Design of a Monoclonal Antibody Manufacturing Facility in the United States to Continuously Produce Trastuzumab, a HER2+ Breast Cancer Treatment; Analyzing Accessibility Issues to Monoclonal Antibody Treatments in the United States using Actor Network Theory

Burns, Geoffrey, School of Engineering and Applied Science, University of Virginia
Ku, Tsai-Hsuan, EN-Engineering and Society, University of Virginia
Anderson, Eric, EN-Chem Engr Dept, University of Virginia

Breast cancer is a disease that has detrimental impacts on the patients, friends, and families affected. In addition to the emotional and physical hardships associated with breast cancer diagnoses, there are severe financial burdens that the patients face. Depending on a patient’s social and economic background, treatment accessibility can be an overwhelming concern. To address this issue, we will be designing a pharmaceutical manufacturing facility to continuously produce trastuzumab (biosimilar of Herceptin), a monoclonal antibody (mAb) treatment for HER2+ breast cancer. We will design the complete upstream and downstream processes, from mammalian cell culturing through final filtration, to produce purified mAb product. By incorporating perfusion bioreactors into the upstream design, this portion of the process will become continuous and make the overall production more efficient and timelier. In the technical portion of this thesis, I will outline the technical process and motivation for designing a biopharmaceutical manufacturing facility to continuously produce trastuzumab.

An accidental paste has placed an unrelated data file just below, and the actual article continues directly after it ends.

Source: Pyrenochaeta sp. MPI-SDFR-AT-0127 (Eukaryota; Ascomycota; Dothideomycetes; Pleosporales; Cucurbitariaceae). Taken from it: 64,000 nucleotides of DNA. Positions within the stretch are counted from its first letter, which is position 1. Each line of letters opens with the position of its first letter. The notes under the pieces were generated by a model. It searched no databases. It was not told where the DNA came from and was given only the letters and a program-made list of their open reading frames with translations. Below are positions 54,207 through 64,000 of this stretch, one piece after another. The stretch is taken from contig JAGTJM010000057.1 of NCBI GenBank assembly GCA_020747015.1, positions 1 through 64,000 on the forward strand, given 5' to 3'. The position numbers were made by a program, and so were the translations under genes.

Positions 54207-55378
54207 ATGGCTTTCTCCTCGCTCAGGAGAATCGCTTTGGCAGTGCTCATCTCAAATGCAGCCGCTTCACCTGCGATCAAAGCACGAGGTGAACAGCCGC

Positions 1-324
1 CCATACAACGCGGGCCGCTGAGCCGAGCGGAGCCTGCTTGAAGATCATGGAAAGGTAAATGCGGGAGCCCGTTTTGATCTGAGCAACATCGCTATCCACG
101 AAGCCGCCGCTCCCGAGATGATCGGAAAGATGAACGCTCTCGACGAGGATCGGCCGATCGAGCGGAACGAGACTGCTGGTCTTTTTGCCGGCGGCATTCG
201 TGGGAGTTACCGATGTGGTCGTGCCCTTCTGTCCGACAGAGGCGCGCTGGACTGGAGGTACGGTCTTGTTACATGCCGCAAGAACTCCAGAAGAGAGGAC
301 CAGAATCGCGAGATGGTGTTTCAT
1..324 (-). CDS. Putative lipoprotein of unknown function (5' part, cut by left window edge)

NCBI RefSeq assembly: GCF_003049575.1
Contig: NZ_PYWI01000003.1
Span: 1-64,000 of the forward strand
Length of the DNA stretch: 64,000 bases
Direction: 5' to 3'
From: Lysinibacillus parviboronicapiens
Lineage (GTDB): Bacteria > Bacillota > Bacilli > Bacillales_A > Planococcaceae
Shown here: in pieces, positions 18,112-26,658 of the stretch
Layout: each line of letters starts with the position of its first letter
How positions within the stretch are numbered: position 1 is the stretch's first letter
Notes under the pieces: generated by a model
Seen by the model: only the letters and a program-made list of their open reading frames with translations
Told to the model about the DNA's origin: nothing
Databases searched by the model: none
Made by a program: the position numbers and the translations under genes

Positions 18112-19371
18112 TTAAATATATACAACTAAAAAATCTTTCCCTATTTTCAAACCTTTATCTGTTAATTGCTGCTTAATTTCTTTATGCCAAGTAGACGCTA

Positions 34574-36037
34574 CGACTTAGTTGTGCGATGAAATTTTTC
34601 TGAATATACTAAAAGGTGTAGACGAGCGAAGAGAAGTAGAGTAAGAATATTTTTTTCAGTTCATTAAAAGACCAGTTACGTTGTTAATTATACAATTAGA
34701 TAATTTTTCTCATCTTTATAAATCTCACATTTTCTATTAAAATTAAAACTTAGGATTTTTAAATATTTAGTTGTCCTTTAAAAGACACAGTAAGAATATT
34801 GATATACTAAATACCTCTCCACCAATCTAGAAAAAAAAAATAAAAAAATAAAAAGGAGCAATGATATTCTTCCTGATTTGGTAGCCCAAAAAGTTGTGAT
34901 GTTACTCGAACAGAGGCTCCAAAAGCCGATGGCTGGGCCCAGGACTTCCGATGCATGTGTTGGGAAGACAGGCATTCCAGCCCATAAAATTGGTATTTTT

While optimizing the drug manufacturing process helps reduce production costs and increases revenue for the pharmaceutical company, this does not necessarily reduce costs to the patients. Patent protection prevents competing pharmaceutical companies from producing a generic version of the drug which drives up prices for the name-brand product. In order to lower HER2+ breast cancer treatment costs to patients of all backgrounds, I will be investigating the technical and social aspects of the drug’s pricing. There are a number of different actors and nonhuman actants that contribute to this complex network. In the STS portion of this thesis, I will use actor-network theory to analyze biologics patent policy and political factors that contribute to the accessibility issues associated with mAb treatments.

BS (Bachelor of Science)
actor network theory, monoclonal antibody, perfusion bioreactor

School of Engineering and Applied Sciences
Bachelor of Science in Chemical Engineering
Technical Advisor: Eric Anderson
STS Advisor: Tsai-Hsuan Ku
Technical Team Members: Molly Caveney, David Lee, Joseph Letteri, Morgan Pellegrin

All rights reserved (no additional license for public reuse)
Issued Date: